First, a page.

MLB makes the expanded playoffs official for 2012

37 Comments

Just got the press release. It’s official: expanded playoffs for 2012.

The 2012 Postseason will feature a 10-team format that includes two additional Wild Card Clubs and an elimination game in each League prior to the Division Series, Baseball Commissioner Allan H. (Bud) Selig announced today … a single Postseason game would be played between each League’s two Wild Card Clubs, with each winner advancing to compete among the three division champions from each League in the Division Series.

And what we learned this morning — that a division winner will open on the road against the winner of the wild card playoff — is official:

For the 2012 Postseason only, the five-game Division Series will begin with two home games for lower seeds, followed by up to three home games for higher seeds.  This one-year change will eliminate a travel day prior to a decisive Game Five of the Division Series and was necessary because the 2012 regular season schedule was announced before the agreement on the new Postseason was reached.  Next year, the Division Series will return to the 2-2-1 format used in previous years.

All that has been said about this has basically been said: winning the division instead of the wild card is incentivized. More money is made by all.  It’s pretty much what everyone inside the game wants.

Outside the game? A lot of us hate this kind of change.  But being realistic, a lot of us hated the original implementation of the wild card too, and we got over it.  There is no going backwards in baseball.  This sort of thing is inevitable.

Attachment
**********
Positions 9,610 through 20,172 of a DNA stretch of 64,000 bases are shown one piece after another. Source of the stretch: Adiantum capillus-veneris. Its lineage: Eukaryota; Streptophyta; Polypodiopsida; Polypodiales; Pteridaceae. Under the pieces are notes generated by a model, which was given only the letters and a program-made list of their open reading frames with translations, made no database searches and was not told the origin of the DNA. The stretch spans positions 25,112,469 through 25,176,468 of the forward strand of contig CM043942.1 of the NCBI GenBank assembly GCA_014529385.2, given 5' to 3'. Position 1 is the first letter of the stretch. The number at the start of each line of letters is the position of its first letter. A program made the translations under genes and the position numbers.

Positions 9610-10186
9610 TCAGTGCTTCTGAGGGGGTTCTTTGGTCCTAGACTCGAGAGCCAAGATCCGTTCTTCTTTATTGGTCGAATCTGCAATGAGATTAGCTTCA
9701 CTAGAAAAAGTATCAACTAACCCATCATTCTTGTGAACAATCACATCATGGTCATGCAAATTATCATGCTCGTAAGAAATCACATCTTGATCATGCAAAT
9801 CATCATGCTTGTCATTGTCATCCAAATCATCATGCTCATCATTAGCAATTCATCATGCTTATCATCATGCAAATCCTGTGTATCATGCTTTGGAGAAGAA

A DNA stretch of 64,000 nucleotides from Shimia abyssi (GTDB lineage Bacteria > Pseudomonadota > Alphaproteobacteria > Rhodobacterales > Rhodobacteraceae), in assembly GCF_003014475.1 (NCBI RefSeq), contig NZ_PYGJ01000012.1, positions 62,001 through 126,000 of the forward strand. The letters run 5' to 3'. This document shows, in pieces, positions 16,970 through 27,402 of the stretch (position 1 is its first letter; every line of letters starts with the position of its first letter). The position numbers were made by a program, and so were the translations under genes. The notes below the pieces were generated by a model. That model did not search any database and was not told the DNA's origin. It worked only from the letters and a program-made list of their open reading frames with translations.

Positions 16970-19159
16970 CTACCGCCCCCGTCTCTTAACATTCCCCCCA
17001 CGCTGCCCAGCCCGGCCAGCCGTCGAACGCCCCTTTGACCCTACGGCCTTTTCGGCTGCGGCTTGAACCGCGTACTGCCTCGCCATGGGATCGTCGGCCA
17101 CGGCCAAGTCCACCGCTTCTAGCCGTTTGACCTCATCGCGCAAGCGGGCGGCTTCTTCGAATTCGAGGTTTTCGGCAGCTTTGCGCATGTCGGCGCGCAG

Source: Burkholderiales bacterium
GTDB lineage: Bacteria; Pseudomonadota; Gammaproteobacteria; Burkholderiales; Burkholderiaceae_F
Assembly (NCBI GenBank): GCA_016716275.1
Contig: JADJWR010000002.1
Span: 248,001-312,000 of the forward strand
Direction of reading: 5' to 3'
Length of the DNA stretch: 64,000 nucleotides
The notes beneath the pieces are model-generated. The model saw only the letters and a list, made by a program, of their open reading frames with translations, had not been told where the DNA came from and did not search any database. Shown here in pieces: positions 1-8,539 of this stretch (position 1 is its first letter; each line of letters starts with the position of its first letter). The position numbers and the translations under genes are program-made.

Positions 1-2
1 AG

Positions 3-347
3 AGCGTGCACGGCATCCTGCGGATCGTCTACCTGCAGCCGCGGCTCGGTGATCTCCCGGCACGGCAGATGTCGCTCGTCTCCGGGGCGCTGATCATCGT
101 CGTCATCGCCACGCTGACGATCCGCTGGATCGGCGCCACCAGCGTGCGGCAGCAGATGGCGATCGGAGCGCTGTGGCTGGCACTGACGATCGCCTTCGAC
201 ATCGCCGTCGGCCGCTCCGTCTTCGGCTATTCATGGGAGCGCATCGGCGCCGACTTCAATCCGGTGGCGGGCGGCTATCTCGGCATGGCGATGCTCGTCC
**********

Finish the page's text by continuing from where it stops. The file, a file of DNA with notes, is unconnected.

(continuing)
Fried, Braves go to salary arbitration for 2nd straight year

fried braves
Brett Davis/USA TODAY Sports
0 Comments

ST. PETERSBURG, Fla. — Pitcher Max Fried went to salary arbitration with the Atlanta Braves for the second straight year, asking for $15 million instead of the team’s $13.5 million offer.

The 29-year-old left-hander went 14-7 for the second straight season and lowered his ERA to 2.48 from 3.04 in 2021. Fried was a first-time All-Star last season, was second to Miami’s Sandy Alcantara in Cy Young Award voting and was third in the National League in ERA behind Alcantara and Julio Urias with the Los Angeles Dodgers.

Fried won a $6.85 million salary last year instead of the team’s $6.6 million proposal in arbitration. That was after he pitched six shutout innings in World Series Game 6 as the Braves won their first title since 1995.

Fried, who is eligible for free agency after the 2024 World Series, had his case heard Friday by a panel that’s expected to issue a decision Saturday.

Players have won two of three decisions so far: Pitcher Jesus Luzardo ($2.45 million) and AL batting champion Luis Arraez ($6.1 million) both beat the Miami Marlins. But Seattle defeated Diego Castillo ($2.95 million).

A decision is being held for Los Angeles Angels outfielder Hunter Renfroe, whose case was argued Monday. About 20 more cases are scheduled through Feb. 17.